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William R. Cotton

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William R. Cotton

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In this paper, testing, implementation, and evolution of both static and dynamic seeding concepts are reviewed. A brief review of both waterspray and hygroscopic seeding is first presented. This is followed by reviews of static seeding of stable orographic clouds and supercooled cumuli. We conclude with a review of dynamic seeding concepts with particular focus on the Florida studies.

It is concluded that it is encouraging that our testing procedures have evolved from single-response-variable “blackbox” experiments to randomized experiments that attempt to test a number of components in the hypothesized chain of physical responses to seeding. It is cautioned, however, that changes in the seeding strategy to optimize detection of a physical response (in any of the intermediate links in the hypothesized chain of responses) can have an adverse effect upon rainfall on the ground.

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William R. Cotton

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A one-dimensional time-dependent cumulus model is developed and discussed. Data predicted by the model along with a bulk entrainment model are compared with a case study observation and Warner's mean profile of Q/QA. While a great deal of the discrepancy between observed and predicted data can he attributed to the transient nature of convection, the consistent pattern of overprediction of such cloud properties as Q/QA and vertical velocity is indeed disturbing. It is concluded that neither the entrainment model nor the scalar nonlinear eddy viscosity model can adequately treat the general problem of turbulent transport in convective clouds. There is, however, sufficient evidence suggesting the models can he of practical value if their use is limited to dynamically active clouds and, in the case of the entrainment model, to a restricted portion of the cloud cycle life. Furthermore, there is little doubt that the entrainment coefficient is not a universal constant while the universality of the mixing length coefficients in the eddy viscosity models is still in question.

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William R. Cotton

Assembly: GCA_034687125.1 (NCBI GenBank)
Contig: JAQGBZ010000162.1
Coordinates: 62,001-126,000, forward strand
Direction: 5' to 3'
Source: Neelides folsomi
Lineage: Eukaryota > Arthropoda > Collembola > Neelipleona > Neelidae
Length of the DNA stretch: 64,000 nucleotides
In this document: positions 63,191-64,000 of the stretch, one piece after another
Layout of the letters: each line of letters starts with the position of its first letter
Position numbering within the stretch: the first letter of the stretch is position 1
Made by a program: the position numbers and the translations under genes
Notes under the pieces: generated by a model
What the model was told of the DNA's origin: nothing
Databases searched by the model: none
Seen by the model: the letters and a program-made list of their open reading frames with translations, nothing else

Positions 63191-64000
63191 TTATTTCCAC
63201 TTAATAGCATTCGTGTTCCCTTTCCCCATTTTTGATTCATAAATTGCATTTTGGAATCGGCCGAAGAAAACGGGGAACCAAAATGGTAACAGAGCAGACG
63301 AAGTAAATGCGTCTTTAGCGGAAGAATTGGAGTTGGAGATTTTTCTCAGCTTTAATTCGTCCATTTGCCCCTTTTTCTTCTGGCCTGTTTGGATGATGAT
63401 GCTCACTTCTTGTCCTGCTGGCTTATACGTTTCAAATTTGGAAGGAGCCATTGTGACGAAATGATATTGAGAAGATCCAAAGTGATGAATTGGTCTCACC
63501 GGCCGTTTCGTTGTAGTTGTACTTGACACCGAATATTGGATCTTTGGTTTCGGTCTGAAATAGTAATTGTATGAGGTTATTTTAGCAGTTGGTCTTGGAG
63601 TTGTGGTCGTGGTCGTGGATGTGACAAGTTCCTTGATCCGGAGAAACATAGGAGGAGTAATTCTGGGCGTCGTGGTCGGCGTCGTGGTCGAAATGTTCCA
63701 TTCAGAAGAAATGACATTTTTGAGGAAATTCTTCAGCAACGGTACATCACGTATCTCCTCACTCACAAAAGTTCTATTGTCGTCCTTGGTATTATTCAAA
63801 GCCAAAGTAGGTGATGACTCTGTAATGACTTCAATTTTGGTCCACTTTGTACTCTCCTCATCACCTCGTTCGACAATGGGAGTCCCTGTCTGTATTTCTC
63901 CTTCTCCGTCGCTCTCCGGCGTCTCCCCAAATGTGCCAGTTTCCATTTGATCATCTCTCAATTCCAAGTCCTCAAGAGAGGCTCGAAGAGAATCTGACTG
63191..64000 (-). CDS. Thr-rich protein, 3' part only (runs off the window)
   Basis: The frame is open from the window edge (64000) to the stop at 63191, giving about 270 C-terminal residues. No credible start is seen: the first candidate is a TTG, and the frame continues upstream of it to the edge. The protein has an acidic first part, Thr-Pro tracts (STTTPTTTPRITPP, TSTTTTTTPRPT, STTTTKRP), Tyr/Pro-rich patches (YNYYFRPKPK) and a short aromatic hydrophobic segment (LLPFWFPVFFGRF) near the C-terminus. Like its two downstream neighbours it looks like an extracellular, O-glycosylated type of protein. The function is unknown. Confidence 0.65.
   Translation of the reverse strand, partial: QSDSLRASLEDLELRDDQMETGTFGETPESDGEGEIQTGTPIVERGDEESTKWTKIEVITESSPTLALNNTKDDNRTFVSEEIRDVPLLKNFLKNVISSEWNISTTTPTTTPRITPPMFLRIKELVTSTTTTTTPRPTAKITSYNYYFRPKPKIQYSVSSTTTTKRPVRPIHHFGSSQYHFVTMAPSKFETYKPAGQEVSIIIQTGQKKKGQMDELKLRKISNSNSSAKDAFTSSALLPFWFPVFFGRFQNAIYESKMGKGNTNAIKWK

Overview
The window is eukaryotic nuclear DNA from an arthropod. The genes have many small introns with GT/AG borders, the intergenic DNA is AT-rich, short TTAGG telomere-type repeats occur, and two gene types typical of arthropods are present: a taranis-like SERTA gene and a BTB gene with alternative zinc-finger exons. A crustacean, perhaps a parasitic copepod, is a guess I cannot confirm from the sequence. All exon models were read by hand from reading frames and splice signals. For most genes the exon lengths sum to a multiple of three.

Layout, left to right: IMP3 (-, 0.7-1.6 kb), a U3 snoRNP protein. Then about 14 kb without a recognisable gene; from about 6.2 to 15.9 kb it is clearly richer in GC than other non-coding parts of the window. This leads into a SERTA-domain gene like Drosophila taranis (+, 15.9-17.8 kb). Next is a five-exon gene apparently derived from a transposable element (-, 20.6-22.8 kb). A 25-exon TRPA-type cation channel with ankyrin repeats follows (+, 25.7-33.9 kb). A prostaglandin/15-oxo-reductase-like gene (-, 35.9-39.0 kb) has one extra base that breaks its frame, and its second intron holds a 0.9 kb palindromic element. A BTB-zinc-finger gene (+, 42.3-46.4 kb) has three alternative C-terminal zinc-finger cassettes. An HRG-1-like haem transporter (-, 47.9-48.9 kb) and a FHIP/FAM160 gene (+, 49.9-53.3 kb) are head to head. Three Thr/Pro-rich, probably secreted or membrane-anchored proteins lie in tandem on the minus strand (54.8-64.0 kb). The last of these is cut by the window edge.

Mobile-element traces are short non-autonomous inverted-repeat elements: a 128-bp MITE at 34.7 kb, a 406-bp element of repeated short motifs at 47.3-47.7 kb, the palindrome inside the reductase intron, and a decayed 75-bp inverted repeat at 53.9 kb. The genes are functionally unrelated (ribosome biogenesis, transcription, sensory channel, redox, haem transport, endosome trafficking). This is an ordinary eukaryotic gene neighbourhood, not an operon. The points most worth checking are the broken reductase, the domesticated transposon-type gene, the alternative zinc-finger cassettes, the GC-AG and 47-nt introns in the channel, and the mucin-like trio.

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A review of convective cloud modeling spanning the period from the days of the NOAA Experimental Meteorology Laboratory (EML) in the late 1960s to 2000 is presented. The intent is to illustrate the evolution of cloud models from the one-dimensional parcel-type models to the current generation of three-dimensional convective storm models and cloud ensemble models. Moreover, it is shown that Dr. Joanne Simpson played a pivotal role in the evolution of cloud models from the very first models to current generation cloud ensemble models. It is also shown that the first concept of the Regional Atmospheric Modeling System (RAMS) began while Drs. Cotton and Pielke worked under Dr. Simpson's supervision at EML. It is then illustrated how far cloud modeling has come with recent applications of RAMS to atmospheric research and numerical weather prediction. The chapter concludes with an outline of the major limitations of current generation convective cloud models.

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WILLIAM R. COTTON

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Based on numerical experiments in droplet collection with a stochastic model similar to Berry's, a new quantitative definition of autoconversion is discussed. The new formulation of autoconversion is compared with Kessler's and with Berry's. The new formulation has the decisive advantage over Berry's model of being directly compatible with Kessler's accretion model.

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William R. Cotton

This review is begun with a brief summary of the current status of our understanding of the physics of precipitation in warm clouds. The impact of warm-cloud precipitation processes on the evolution of the ice phase in supercooled clouds also is discussed.

This is followed by a review of experimental attempts to modify the microstructure of warm clouds. Modeling studies of warm cloud modification and observational studies of inadvertent warm cloud modification also are drawn upon to further elucidate the physics of warm cloud modification. The hypotheses, and evidence, for dynamic modification of warm clouds are then discussed. A few brief comments on modeling of warm cloud processes also are given. These comments are intended to serve as a warning to the non-modeler to be very cautious in taking the results of the modeling studies at face value. Finally, the review is concluded with specific recommendations regarding the current status of warm cloud modification, and future directions for the scientist and the weather modification practitioner.

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WILLIAM R. COTTON

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A numerical model of supercooled cumuli is developed and discussed. Water substance in the model is idealized to be partitioned into the five phase components; namely, water vapor, liquid cloud water, liquid rainwater, frozen rainwater, and ice crystals. Continuity equations are developed that predict the distribution of water substance among the five phase components. The cloud dynamic framework consists of a simple one-dimensional Lagrangian model that includes the effects of entrainment. The model is able to operate either as a steady-state model or as a spherical vortex model.